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The end of the year tends to be a little light on new releases, so we’ll look at some of those and then some nonfiction we didn’t look at yet this year! And by “we” I mean the collective We formed by this newsletter.
Speaking of 2020 look-backs, don’t miss The Best Black History Books of 2020 by the African American Intellectual History Society. It highlights titles like Jumping the Broom: The Surprising Multicultural Origins of a Black Wedding Ritual by Tyler D. Parry and The Women’s Fight: The Civil War’s Battles for Home, Freedom, and Nation by Thavolia Glymph, as well as a lot of other awesome-looking titles. History nerds, get psyched for it.
The Story of Evolution in 25 Discoveries: The Evidence and the People Who Found It by Donald R. Prothero
The next entry in Prothero’s 25 Discoveries series (previous works include fossils and dinosaurs) shares 25 vignettes concerning those who made discoveries that became important to our understanding of evolution. Seems a good book to dip in and out of, which is always a useful thing to keep on hand.
Look. Some books I put on here for you, some books I put on for me, and some I put on because I assume someone somewhere is interested. But no, delving deep into any subject can be fascinating, and master distiller Arnold travels the world and tells you all about flavor, what farmers are doing, and what terroir is and why it definitely is not the word terror.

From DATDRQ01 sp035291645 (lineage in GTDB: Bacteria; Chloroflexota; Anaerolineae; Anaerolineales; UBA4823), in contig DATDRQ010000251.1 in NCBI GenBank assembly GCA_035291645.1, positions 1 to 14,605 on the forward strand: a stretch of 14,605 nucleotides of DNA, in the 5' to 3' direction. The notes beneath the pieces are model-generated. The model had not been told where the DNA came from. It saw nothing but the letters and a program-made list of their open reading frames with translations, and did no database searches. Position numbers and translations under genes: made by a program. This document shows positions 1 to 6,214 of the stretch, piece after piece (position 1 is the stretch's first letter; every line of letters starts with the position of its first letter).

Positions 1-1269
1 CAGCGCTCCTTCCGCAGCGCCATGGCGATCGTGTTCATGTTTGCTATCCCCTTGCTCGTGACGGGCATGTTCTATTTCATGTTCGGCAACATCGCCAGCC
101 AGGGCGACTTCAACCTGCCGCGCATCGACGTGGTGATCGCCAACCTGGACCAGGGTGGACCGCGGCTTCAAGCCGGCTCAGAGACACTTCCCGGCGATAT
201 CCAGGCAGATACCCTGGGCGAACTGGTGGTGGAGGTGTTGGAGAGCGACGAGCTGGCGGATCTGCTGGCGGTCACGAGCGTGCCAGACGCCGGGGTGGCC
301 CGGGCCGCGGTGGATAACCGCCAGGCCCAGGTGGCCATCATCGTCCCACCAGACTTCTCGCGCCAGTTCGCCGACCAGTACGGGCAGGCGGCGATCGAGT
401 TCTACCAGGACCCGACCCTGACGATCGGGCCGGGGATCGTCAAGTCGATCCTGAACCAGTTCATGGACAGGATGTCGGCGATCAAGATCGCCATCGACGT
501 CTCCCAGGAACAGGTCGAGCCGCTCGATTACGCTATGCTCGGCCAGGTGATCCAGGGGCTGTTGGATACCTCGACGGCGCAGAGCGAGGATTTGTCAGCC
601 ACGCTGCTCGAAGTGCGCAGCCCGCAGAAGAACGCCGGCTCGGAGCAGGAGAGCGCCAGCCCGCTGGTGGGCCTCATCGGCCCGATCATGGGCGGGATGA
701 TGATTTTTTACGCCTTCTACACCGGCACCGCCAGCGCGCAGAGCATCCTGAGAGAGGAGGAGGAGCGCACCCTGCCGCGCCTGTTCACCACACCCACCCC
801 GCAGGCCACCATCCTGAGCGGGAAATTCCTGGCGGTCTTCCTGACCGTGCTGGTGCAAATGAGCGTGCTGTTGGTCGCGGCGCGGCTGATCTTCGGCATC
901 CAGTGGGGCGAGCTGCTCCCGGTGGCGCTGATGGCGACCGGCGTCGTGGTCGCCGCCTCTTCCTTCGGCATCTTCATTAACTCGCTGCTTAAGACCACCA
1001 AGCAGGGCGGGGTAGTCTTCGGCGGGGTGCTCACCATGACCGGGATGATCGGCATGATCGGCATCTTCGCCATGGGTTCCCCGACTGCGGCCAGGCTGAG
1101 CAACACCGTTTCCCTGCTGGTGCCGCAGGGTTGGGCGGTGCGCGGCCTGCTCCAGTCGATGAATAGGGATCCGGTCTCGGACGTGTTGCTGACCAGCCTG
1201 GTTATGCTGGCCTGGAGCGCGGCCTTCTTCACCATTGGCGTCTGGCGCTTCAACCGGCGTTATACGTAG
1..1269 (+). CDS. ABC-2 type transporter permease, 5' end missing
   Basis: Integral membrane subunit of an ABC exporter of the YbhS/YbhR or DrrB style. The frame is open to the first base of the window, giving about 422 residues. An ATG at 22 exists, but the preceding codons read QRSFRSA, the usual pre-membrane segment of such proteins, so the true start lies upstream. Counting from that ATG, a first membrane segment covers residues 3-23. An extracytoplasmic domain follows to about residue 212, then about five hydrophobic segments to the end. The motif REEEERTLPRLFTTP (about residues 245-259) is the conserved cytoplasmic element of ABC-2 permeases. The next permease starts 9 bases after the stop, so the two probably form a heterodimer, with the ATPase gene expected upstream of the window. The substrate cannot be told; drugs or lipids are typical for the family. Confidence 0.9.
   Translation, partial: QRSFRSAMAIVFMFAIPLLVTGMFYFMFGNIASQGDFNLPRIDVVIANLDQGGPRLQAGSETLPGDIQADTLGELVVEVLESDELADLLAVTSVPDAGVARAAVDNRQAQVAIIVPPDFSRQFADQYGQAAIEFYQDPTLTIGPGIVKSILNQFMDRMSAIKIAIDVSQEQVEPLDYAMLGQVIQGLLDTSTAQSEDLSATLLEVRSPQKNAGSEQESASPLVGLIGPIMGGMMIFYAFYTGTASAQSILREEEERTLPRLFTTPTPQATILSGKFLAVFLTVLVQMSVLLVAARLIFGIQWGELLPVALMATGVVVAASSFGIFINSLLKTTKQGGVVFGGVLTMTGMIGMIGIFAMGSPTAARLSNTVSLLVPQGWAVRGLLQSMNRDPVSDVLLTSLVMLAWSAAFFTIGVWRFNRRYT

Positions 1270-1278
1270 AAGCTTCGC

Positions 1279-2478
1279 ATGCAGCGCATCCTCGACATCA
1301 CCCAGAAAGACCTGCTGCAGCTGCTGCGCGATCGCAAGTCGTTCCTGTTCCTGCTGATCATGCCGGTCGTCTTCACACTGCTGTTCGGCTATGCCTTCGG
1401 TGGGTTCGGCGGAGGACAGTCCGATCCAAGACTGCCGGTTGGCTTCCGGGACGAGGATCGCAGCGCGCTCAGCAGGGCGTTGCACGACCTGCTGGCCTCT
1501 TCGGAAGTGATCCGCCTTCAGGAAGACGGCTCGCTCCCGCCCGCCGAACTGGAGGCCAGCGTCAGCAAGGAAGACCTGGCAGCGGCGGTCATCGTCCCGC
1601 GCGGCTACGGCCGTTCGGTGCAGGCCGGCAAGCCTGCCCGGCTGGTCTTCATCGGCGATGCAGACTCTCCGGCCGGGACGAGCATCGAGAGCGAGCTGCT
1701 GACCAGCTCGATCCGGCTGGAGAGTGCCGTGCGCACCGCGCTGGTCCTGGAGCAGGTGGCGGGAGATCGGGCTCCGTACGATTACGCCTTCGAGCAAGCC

You might have heard of the Green Book, but if you haven’t, it was what offered Black American travelers some measure of safety from the 1930s to 1960s. The Green Book listed hotels, restaurants, gas stations, and other businesses that were safe for them. Taylor’s book “shows the history of the Green Book, how we arrived at our present historical moment, and how far we still have to go when it comes to race relations in America.”
In 2016, Pakistan’s first social media celebrity, Qandeel Baloch, was murdered in a suspected honor killing. Journalist Maher tells Baloch’s story and “depicts a society at a crossroads, where women serve as an easy scapegoat for its anxieties and dislocations.”
Franchise: The Golden Arches in Black America by Marcia Chatelain
Historian Chatelain not only covers the history of fast food companies and their relationship with Black communities, but how those companies have historically exploited those communities. It “tells a troubling success story of an industry that blossomed the very moment a freedom movement began to wither.”
That’s it for this week! For more nonfiction reads, check out the For Real podcast which I co-host with the excellent Kim here at Book Riot. If you have any questions/comments/book suggestions, you can find me on social media @itsalicetime. Until next time, enjoy those facts, fellow nerds.